In this week’s episode, we welcome guest Dr. Mary Hyde from AmeriCorps to share some fascinating results from the most recent Volunteer Engagement and Civic Life census supplement.
These results shine a light on both the enduring spirit of volunteerism in America – even during the height of the pandemic – and what the data can tell us about future trends in formal and informal volunteering.
What The Latest Statistics on Volunteering Tells Us About Service in America
The latest Volunteering and Civic Engagement in America survey was conducted during the Covid-19 pandemic, and while the results showed an expected drop in formal volunteering (giving time freely to help others through an organization), there was, perhaps surprisingly, no statistical drop in informal volunteering (giving time freely to help others outside of an organizational context) nationwide.
These results contradict the pervasive sense that “people just don’t want to volunteer anymore.” Rather, it highlights the ongoing desire of individuals to serve their neighbors and communities in personally meaningful ways, without necessarily feeling the need to do so within the structure of a formal organization.
How Can Leaders of Volunteers Apply These Statistics on Volunteering to Recruitment?
If the data tells us that people are, in fact, willing and committed to volunteer in their communities, how can leaders of volunteers apply that to their own recruitment, training, and engagement efforts?
Tobi and Dr. Hyde discuss some of the current challenges revealed by the survey data on why people may not want to commit to an organization, schedule, or specific timeline of service, and how volunteer-involving organizations can learn from the key procedural and systemic pivots made during the pademic to make formal volunteering more accessible and continue those efforts into the future.
About Today’s Guest
Dr. Mary Hyde is the AmeriCorps Director of Research and Evaluation, the organization’s hub for the creation of agency-wide strategies and insights based on the analysis of raw data. The department provides essential evidence-based metrics that directly influence agency decision-making.
Dr. Hyde is a community psychologist with more than 20 years of research, evaluation, technical assistance, and training experience in social and human services. She is responsible for advancing the evidence base for national service programs, sponsoring scholarship on volunteering and other forms of civic engagement, as well as fostering a culture of evaluative thinking within the agency and the field.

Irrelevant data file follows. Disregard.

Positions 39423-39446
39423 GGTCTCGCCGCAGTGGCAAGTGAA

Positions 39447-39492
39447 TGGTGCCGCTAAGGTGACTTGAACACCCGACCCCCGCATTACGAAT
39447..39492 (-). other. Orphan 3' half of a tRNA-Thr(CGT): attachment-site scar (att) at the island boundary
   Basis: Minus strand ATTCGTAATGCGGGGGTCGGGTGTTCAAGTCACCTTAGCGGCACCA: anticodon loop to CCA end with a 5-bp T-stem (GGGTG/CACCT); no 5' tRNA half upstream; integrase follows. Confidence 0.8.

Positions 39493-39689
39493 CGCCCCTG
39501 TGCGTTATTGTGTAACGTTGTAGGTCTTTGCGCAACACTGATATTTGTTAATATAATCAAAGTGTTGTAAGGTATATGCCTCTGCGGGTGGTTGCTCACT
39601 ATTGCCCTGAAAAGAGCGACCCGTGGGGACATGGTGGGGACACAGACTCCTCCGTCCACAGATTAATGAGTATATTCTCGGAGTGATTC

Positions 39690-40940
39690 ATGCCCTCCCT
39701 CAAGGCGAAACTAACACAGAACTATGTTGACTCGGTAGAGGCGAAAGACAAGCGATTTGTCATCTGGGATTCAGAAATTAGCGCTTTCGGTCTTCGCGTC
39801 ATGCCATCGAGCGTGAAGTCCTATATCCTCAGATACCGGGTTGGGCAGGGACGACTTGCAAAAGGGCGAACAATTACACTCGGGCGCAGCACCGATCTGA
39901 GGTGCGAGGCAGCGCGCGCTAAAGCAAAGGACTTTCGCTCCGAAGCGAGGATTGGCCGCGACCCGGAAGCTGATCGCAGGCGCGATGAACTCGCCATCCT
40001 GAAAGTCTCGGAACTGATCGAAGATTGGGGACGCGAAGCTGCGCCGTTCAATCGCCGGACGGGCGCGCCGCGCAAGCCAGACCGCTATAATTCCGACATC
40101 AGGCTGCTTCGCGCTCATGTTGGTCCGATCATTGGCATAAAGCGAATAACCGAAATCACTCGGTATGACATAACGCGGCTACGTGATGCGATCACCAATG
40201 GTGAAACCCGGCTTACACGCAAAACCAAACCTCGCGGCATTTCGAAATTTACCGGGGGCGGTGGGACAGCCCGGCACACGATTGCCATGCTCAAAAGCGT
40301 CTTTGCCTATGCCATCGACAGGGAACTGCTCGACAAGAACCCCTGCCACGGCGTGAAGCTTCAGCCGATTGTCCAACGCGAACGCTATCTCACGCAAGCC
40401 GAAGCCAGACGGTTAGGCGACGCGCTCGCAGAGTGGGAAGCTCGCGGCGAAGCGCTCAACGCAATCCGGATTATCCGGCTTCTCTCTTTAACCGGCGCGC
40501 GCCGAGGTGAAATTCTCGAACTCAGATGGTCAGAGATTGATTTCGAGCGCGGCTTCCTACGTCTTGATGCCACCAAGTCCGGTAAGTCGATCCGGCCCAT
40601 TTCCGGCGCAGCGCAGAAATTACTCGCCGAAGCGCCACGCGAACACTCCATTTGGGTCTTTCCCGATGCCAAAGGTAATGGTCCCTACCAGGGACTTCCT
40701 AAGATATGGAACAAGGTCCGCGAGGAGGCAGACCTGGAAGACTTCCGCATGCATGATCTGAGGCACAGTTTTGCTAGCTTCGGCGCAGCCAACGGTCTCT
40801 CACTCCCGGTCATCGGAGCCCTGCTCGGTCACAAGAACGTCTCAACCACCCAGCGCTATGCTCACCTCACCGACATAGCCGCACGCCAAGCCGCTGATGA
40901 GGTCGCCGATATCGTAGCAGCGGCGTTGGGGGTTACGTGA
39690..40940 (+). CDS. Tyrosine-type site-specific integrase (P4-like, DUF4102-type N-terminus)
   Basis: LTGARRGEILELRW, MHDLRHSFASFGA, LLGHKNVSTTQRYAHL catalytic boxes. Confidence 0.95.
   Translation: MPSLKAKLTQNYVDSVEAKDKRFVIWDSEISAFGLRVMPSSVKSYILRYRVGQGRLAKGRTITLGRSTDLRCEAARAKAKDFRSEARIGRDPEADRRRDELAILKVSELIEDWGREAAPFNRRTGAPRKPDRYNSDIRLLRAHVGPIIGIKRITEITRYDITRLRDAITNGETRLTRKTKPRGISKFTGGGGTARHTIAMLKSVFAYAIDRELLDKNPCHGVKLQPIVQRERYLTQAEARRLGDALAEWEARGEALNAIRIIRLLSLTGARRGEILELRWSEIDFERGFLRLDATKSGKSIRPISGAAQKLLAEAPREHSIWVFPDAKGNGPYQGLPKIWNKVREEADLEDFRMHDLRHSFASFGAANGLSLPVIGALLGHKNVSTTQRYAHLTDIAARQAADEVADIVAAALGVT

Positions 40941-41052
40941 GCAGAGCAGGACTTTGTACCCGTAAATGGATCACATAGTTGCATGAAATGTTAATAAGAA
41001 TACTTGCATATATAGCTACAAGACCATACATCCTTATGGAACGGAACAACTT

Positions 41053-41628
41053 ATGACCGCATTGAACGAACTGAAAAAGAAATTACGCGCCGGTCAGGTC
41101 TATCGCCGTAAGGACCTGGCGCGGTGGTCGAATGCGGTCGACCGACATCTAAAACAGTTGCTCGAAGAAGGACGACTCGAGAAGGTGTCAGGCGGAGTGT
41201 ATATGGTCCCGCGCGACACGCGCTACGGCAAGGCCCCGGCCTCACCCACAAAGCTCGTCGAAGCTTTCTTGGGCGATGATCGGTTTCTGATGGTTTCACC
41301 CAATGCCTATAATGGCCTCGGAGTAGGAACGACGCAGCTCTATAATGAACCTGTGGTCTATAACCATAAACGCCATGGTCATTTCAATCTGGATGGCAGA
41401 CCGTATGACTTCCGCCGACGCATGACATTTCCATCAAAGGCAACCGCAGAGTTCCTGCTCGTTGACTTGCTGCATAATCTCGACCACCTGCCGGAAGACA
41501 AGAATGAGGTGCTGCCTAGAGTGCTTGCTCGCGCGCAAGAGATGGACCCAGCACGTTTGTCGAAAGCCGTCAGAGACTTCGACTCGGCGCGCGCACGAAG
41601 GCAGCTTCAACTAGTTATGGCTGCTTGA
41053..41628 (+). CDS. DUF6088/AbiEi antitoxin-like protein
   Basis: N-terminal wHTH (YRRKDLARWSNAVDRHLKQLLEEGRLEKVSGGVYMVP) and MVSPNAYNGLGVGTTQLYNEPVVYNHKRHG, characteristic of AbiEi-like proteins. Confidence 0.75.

Prior to joining AmeriCorps, Dr. Hyde was a Principal with ICF International responsible for a portfolio of projects related to strengthening families and communities. These projects focused on providing technical assistance solutions and services to faith-based and community organizations funded by the U.S. Department of Health and Human Services. Prior to joining ICF, Dr. Hyde developed her unique skill set by directing and managing both national and local program evaluations. (Source: AmeriCorps.gov)
Statistics on Volunteering – Show Highlights
00:01:44 Tobi kicks off the episode by introducing Dr. Mary Hyde and the extensive work that she does to advance national service programs in the United States through the AmeriCorps organization.
00:02:52 Mary shares more of her personal history of volunteer service and the steps that led her to her current role at AmeriCorps
00:05:14 Tobi and Mary discuss the deeper meaning and civic value in volunteer service, and how those kinds of activities contribute positively to the fabric of our society.
00:07:12 Mary shares some of the history of the AmeriCorps program and the impact and value that its service workers contribute annually nationwide.
00:08:48 Tobi and Mary discuss the Volunteering and Civic Life in America Census Supplement, the methodology of the survey itself, and the history of AmeriCorps research in this area.
00:21:04 Tobi and Mary discuss the results of the most recent AmeriCorps survey and what the data shows about formal and informal volunteering trends during the pandemic.
00:34:00 Tobi and Mary look at the implications of this data for the future of volunteerism, and discuss ways in which formal volunteer-involving organizations can continue to attract engaged and enthusiastic volunteers to their cause.
Statistics on Volunteering – Quotes from the Episode
“Volunteerism, national service, and civic engagement – this constellation of behaviors – is an essential pathway to human connection. It’s an essential part of our social fabric in communities, and ultimately, these types of activities constitute the civic life of our communities and our country. And a vibrant civic life is the cornerstone of democracy.”
“While I think we’ve had a tendency historically to focus on the very important role that volunteering plays inside of organizations, I think that data also speak to the power of the ways in which people found to continue to show up for each other in their community.”
“This research is still telling us a positive story about civic life and the range of behaviors that people engage in to strengthen their communities. Neighbors continue to help neighbors. Americans continue to step up for their communities.”
“The real power of data like this is to inform and guide practice on the ground. People want information so they can do better.”
Whether you’re looking for solutions, inspiration, or just want to hear what others are doing to successfully engage volunteers, Time + Talent is the podcast for leaders of volunteers.
Co-hosts Tobi Johnson, MA, CVA and Jennifer Bennett, CVA bring you uplifting and insightful conversations with thought leaders and volunteer management practitioners who are redefining their roles, and the roles of volunteers.
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